Date Approved


Degree Type

Open Access Thesis

Degree Name

Master of Science (MS)

Department or School

Health Promotion and Human Performance

Committee Member

Anthony Moreno, Ph.D., Chair

Committee Member

Shel Levine, M.S., M.S.A., C.E.S.

Committee Member

David Thomas, Ed.D.


Background: Few studies have combined strength and balance training to assess improvement of activities of daily living among subjects over the age of 65. The purpose of this study was to demonstrate how an eight-week balance and strength training program can lead to improvements in activities of daily living among elderly individuals.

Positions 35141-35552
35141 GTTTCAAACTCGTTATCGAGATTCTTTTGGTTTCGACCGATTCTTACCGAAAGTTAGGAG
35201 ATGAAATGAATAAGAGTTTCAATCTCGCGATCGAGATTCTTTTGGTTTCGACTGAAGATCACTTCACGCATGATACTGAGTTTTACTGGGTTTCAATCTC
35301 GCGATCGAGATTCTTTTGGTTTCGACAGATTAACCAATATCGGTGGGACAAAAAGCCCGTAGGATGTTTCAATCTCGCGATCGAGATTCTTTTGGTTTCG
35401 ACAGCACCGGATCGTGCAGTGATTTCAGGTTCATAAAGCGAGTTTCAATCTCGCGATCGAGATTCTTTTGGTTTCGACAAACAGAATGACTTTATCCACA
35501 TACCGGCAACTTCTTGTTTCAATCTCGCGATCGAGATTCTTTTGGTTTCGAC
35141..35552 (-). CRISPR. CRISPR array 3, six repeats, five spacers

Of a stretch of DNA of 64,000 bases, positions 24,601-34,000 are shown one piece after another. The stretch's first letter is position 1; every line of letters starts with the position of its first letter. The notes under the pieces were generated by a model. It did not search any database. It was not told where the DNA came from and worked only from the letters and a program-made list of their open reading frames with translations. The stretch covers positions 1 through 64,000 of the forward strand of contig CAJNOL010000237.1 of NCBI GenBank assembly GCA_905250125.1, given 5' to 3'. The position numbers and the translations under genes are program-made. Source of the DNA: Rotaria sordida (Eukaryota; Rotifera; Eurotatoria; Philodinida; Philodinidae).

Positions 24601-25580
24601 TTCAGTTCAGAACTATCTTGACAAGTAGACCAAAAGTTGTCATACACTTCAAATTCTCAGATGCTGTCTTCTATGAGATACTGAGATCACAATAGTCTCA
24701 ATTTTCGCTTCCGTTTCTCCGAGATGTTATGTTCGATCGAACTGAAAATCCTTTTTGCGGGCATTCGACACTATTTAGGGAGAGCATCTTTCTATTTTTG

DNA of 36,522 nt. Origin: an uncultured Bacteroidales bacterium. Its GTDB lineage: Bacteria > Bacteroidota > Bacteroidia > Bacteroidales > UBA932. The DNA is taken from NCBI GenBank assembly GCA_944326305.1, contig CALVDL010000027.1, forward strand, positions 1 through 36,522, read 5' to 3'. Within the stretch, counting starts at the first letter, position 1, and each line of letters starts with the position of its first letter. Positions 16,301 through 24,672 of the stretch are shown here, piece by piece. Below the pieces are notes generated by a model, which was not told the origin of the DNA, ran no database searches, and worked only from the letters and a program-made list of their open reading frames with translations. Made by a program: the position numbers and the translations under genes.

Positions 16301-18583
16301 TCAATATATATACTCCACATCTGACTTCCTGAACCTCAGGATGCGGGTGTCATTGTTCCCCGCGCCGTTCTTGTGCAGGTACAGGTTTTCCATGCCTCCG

Methods: The subjects consisted of 14 elderly women and 3 elderly men who were all residents of an independent living community. There were 10 subjects in the intervention group and 7 subjects in the control group. The intervention group participated in a supervised balance and strength training program twice a week for eight weeks.

Results: Significant improvements were observed in the intervention group in regard to upper body strength and balance performance.

Conclusions: Balance and strength exercises increase muscular strength and dynamic balance which may, in turn, improve an older individual’s ability to perform activities of daily living.